Ac­tion film in driver’s seat at box of­fice

US ac­tion movie breaks records as movie maker booms, Huang Ying re­ports.

China Daily (Canada) - - FRONT PAGE - Con­tact the writer at huangy­ing@chi­

The Hol­ly­wood block­buster Fast & Fu­ri­ous 7, also known as Fu­ri­ous 7, swept through movie the­aters in China over the past sev­eral weeks, break­ing a se­ries of box of­fice records.

Re­leased on the Chi­nese main­land on April 12, it had grossed more than 2.4 bil­lion yuan ($370 mil­lion) in ticket sales by May 12, be­com­ing the high­est-gross­ing film ever in the world’s sec­ond­movie mar­ket, ac­cord­ing to data from Ent­Group Con­sult­ing, a Bei­jing­based en­ter­tain­ment in­dus­try con­sul­tancy.

The pre­vi­ous record was set by Hol­ly­wood ac­tion scifi movie Trans­form­ers: Age of Ex­tinc­tion, which was re­leased in June and raked 1.97 bil­lion yuan.

In ad­di­tion to its phe­nom­e­nal box of­fice take, Fu­ri­ous 7 has bro­ken more than 30 records in the his­tory of the Chi­nese box of­fice, in­clud­ing sin­gle-day and sin­gle-month records.

Its real-time box of­fice still ranked top among the movies be­ing shown in cine­mas on May 5, with 7.24 mil­lion yuan, ac­cord­ing to piao­fang168. an on­line provider of real-time box of­fice in­for­ma­tion.

Its huge suc­cess can be at­trib­uted to a num­ber of fac­tors that work to­gether, said in­dus­try an­a­lysts.

“A lack of com­pet­ing films in the­aters dur­ing the pe­riod when it was shown, the con­sis­tency in high qual­ity of the se­ries, and the me­mo­rial frenzy in­curred by lead ac­tor’s death, all helped to push it to a great suc­cess in China,” said Peng Kan, re­search and devel­op­ment direc­tor of Leg­end Me­dia, a Bei­jing-based con­sul­tancy.

Paul Walker, one of the lead pro­tag­o­nists of the street- rac­ing ac­tion film se­ries, died aged 40 in a car ac­ci­dent in Santa Clarita, Cal­i­for­nia, on Nov 30, 2013.

Many movie­go­ers flocked to the­aters the mo­ment the film was re­leased in the Chi­nese main­land, in the hope of see­ing Walker on the screen for the last time.

The film’s mar­ket­ing cam­paign also played a role in its rosy per­for­mance in box of­fice rev­enue, said Peng.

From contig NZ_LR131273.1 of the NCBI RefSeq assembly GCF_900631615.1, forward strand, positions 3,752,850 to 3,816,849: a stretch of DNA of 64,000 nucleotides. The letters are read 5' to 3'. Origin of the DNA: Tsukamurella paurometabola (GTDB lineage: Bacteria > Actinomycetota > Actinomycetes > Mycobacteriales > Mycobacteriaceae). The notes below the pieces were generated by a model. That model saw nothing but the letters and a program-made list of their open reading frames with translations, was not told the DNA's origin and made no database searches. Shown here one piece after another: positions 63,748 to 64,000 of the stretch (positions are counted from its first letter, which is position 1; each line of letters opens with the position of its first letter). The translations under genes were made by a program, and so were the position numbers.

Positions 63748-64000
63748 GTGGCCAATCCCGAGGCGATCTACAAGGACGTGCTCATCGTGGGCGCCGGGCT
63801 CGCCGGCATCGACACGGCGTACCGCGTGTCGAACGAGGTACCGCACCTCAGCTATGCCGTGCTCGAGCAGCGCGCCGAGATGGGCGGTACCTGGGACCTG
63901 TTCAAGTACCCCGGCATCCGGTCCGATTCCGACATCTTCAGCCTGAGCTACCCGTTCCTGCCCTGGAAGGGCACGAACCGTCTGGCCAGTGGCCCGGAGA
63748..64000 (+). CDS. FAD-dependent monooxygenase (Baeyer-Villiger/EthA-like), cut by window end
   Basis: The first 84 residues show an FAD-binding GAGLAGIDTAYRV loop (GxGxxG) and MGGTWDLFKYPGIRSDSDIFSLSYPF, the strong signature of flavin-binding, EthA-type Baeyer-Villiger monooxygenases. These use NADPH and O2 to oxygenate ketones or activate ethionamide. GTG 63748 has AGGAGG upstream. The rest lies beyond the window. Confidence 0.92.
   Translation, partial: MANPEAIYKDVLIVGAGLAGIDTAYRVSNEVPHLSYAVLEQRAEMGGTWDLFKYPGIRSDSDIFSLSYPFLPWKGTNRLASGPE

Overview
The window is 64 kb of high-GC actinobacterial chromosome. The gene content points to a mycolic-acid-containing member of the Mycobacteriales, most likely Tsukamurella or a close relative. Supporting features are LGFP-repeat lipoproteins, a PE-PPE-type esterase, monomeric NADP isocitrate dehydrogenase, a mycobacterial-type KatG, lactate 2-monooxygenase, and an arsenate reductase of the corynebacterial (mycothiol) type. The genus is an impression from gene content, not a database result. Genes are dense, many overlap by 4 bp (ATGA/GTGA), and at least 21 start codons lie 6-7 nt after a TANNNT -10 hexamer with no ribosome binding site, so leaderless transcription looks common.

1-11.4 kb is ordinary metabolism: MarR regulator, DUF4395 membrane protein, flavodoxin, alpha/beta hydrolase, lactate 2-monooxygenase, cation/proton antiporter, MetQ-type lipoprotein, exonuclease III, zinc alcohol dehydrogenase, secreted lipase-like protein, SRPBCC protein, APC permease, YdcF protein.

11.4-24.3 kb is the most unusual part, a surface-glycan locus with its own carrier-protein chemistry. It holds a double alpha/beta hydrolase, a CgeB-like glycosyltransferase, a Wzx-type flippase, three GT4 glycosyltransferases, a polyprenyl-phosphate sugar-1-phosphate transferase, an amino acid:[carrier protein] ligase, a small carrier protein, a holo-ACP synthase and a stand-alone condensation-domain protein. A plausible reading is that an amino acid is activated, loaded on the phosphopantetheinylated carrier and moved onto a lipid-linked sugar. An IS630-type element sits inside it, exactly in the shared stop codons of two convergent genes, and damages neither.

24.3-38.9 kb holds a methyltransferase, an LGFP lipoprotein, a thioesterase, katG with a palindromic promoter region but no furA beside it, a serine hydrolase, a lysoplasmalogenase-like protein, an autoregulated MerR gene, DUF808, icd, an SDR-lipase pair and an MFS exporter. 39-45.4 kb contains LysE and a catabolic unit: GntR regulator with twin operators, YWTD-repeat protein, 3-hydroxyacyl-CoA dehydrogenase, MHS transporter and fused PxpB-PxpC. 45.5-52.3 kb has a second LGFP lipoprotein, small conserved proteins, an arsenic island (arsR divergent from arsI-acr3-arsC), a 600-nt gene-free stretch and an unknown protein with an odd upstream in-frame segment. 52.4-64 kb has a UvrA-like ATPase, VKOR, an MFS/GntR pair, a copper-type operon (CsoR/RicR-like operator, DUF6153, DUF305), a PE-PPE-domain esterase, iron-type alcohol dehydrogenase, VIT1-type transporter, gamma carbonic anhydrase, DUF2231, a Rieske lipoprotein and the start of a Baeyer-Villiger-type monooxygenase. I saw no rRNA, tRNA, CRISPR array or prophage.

A va­ri­ety of so­cial- net­work­ing plat­forms have been ap­plied for the film’s mar­ket­ing and ad­ver­tis­ing ac­tiv­i­ties with the fo­cus on the lead ac­tor’s death, said Shao Gang, deputy direc­tor of the con­sult­ing busi­ness for the en­ter­tain­ment in­dus­try at Hori­zon Re­search Con­sul­tancy Group.

“This has at­tracted a crowd of the non-tar­get au­di­ence to the the­aters, and its qual­ity con­tent has in turn pro­pelled the word-of-mouth mar­ket­ing,” said Shao.

But un­like the com­mon opin­ion that the film’s solid fan base in China con­trib­utes to its suc­cess, Shao said that he would rather see it as an­other tri­umph of typ­i­cal Hol­ly­wood com­mer­cial fea­tures. “Fu­ri­ous 7 is a typ­i­cal Hol­ly­wood genre film — it has in­cor­po­rated a se­ries of core com­mer­cial el­e­ments, cou­pled with its great vis­ual im­pact, dense and fast-paced plot, its brand ef­fect has been de­vel­oped to great said Shao.

“The growth in the num­ber of screens na­tion­wide over the past years played a very sig­nif­i­cant role in cre­at­ing such a record in box of­fice tak­ings for this film,” said Liu Han­wen, direc­tor of the Film In­sti­tute Devel­op­ment Re­search Cen­ter at the State Ad­min­is­tra­tion of Press, Pub­li­ca­tion, Ra­dio, Film and Tele­vi­sion.

By the end of 2012, China had 13,118 screens na­tion­wide. By April this year, the fig­ure had surged to about 27,000, said Liu.

Liu at­trib­uted an­other rea­son to the fact that Chi­nese peo­ple have largely de­vel­oped the habit of moviego­ing,

lev­els,” es­pe­cially af­ter most third- and fourth-tier cities in China are in­creas­ingly equipped with cine­mas.

“Watch­ing movies has be­come a ma­jor style of en­ter­tain­ment and leisure for Chi­nese peo­ple. And as the statis­tics can tell, Fu­ri­ous 7 gen­er­ated a sig­nif­i­cant box of­fice on week­ends, when peo­ple go out look­ing for en­joy­ment and re­lax­ation. On its first day, which was a Sun­day, the ticket sales reached 400 mil­lion yuan,” he ex­plained.

The devel­op­ment of mo­bile In­ter­net makes it pos­si­ble for peo­ple who have fin­ished watch­ing the film to share their feel­ings about the movie via so­cial-net­work­ing plat­forms, in­clud­ing Wechat, and mi­cro- blog­ging plat­forms, with their friends.

“This helps to ac­cel­er­ate the spread of in­for­ma­tion about this film, as well as prompt­ing more peo­ple to flock to the­aters,” said Liu, adding that the num­ber of mo­bile In­ter­net users has reached 900 mil­lion in China.

“It won’t take long be­fore this record gets bro­ken by an­other movie, as the depth and width of China’s film mar­ket has de­vel­oped to an ex­tent where a truly high qual­ity movie could beat the ex­pec­ta­tion in box of­fice per­for­mance,” said Liu.

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